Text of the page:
People in the grip of an obsession work day and night to achieve their aims. Work becomes all-embracing; home life dwindles. Ken Shorey, head of Court Moor school in Fleet, Hampshire, routinely works up to 70 hours a week.
"I'm in school from 8am to 10pm most days and during the holidays I generally pop into school every other day if I'm not away with my family."
Shorey is no slave to unnecessary paperwork - the hours he works are part and parcel of running a successful secondary school.
"I try not to have my engaged light on during the day. Anyone who wants to see me can - it's constant interruptions. And then, in the evening we have a full programme - parents' evenings, governors' meetings, committees, parent-teacher association. I'm at virtually every one."
In addition, the school has an adult education centre on the premises which comes under his jurisdiction and a youth club which doesn't. Both, however, make calls on his time.
In the Eighties Britain became the workaholic capital of Europe, if not the world. The work ethic was in and suddenly it became fashionable to boast about the hours you were doing.
While business is starting to realise the downside of long hours - tired and stressed workers are less productive - schools, it seems, are still willing to bite the bullet. The bullet even has a name - it is called continuous improvement. Shorey says: "Our school has a can-do attitude; it's a continuous improvement culture."
What this means is being proactive. Partly this is a consequence of the school's location; partly it is due to Shorey's own restless perfectionism. The school is set in a mixed but predominantly middle-class catchment area. Court Moor's parents are aspirational - typically dual income.
The school puts a lot of effort into the twin aims of its mission statement - namely, "to ensure that all pupils fulfil every aspect of their potential" and "to develop as a caring community based upon values of mutual respect and self-discipline".
The school has achieved an Investors in People award - the government scheme to encourage employees to use their initiative and to improve management skills. It also has all the mechanisms in place to target special needs pupils and the most able.
Shorey says: "We have a real commitment to pupils right across the ability range. Rarely does a child leave this school without at least five GCSE passes including English, maths and science."
League table results show that 67 per cent of pupils obtain five A-C grade GCSEs, compared to the national average of 43 per cent. A recent report from the Office for Standards in Education praised the school for outstanding achievement.
The registered inspector wrote: "The charismatic leadership by the headteacher underpins all that is good in the school."
Shorey accepts the praise but adds: "This is no one-man band. The staff here at every level are outstanding and it's a privilege to lead them."
He has some trenchant comments to make about OFSTED. "If 90 per cent of improvement comes before an inspection then it is a terrible indictment of our profession. It's as if schools needed a gun held to their heads.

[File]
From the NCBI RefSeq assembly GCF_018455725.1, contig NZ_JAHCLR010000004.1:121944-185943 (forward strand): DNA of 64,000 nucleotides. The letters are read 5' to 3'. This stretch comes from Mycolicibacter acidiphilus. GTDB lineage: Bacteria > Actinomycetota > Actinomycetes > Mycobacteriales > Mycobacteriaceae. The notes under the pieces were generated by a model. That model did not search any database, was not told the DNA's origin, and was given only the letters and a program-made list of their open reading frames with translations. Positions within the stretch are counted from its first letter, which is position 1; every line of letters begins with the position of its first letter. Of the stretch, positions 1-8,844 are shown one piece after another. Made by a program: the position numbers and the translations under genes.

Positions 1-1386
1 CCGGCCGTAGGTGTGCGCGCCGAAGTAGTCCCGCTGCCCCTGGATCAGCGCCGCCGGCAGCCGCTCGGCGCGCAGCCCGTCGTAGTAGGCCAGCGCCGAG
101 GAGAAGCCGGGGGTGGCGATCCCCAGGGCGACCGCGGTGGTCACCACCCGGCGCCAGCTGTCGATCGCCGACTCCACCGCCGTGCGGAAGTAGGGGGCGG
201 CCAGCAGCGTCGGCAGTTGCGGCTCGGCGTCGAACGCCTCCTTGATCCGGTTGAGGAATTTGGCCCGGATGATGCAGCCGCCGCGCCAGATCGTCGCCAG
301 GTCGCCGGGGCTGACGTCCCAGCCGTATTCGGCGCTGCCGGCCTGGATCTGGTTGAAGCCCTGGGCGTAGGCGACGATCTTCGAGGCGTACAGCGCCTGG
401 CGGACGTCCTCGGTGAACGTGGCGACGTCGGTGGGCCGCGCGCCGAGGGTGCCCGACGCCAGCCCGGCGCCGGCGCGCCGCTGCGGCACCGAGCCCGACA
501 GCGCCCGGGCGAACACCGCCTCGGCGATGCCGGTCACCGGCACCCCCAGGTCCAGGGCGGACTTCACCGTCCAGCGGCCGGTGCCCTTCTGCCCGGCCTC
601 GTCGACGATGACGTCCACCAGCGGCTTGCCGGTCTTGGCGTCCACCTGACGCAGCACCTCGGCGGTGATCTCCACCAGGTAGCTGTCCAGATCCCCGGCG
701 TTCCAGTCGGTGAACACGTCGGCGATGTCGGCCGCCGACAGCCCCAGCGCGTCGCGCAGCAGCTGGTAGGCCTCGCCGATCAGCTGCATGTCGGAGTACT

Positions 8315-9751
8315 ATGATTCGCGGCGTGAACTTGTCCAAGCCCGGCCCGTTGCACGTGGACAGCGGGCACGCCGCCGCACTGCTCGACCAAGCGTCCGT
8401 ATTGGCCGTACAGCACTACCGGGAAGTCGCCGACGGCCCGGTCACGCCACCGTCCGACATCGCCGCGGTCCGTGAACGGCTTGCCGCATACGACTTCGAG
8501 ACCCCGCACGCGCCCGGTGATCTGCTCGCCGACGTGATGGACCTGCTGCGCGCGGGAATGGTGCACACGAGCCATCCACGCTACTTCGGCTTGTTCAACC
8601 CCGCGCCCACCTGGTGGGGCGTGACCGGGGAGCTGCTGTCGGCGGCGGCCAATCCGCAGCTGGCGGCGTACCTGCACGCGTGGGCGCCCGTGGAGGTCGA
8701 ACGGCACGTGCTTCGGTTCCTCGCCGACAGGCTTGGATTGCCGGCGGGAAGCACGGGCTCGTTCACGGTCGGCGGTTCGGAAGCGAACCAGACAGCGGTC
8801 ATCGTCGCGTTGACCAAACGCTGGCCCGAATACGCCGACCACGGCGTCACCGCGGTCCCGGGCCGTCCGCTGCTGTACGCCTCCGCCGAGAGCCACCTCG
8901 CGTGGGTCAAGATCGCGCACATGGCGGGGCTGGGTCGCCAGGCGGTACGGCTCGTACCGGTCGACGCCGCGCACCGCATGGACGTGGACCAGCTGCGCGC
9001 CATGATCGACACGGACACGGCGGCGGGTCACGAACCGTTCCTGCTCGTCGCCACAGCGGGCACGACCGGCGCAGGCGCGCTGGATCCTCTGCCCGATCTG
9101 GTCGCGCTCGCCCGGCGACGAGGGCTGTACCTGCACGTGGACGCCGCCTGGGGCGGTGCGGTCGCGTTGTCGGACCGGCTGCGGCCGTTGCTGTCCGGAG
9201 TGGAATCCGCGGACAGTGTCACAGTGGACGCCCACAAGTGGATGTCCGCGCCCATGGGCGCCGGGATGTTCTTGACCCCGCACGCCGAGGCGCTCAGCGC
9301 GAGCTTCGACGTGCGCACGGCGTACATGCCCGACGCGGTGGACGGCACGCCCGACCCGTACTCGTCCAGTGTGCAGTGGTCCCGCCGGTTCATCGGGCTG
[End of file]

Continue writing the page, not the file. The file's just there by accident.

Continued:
"In our case we have responded not with a single sheet of A4, but with one of our most challenging action plans ever."
He flourishes three tightly packed pages of A3 spreadsheet detailing how every area of the school is going to improve continuously, complete with timescale and resource implications.
As the school's results have improved year on year, its reputation has spread by word of mouth and admissions have soared. The roll is 944 and rising - up from 875 last year.
Parents send their children from as far away as Farnborough, Aldershot and Farnham - within a 10-mile radius - and the school has expanded from a six to an eight-form entry.
Court Moor does a lot for its parents. Shorey spends 20 minutes with every prospective parent before they are shown around the school.
These visits are not stage-managed and parents are welcome to come look and around at any time during the day to see the place - warts and all.
The school also runs two series of popular seminars. One advises parents on how to support children in their learning and another sets out to explain how the curriculum is being taught - via practical demonstrations in classrooms. In effect parents are going back to school to see at first-hand what it is like to be a pupil of the Nineties.
Shorey believes the pressures on today's headteacher have never been greater, but as a father of four children he makes a great effort to preserve time for his family.
If school standards continue to rise it is only through the efforts of a dedicated staff. He says: "It is frightening the amount of time heads have to put in to run schools effectively. Yes, my workload is high, but it is not particularly exceptional."
A parent who was a teacher in another school approached Shorey at one of the Court Moor's evening events, praised the school's efforts and mentioned that she would love to work in such an environment.
Shorey's reply was characteristically to the point: "You may think you'd like it. But it's tough teaching here. You'd better believe it."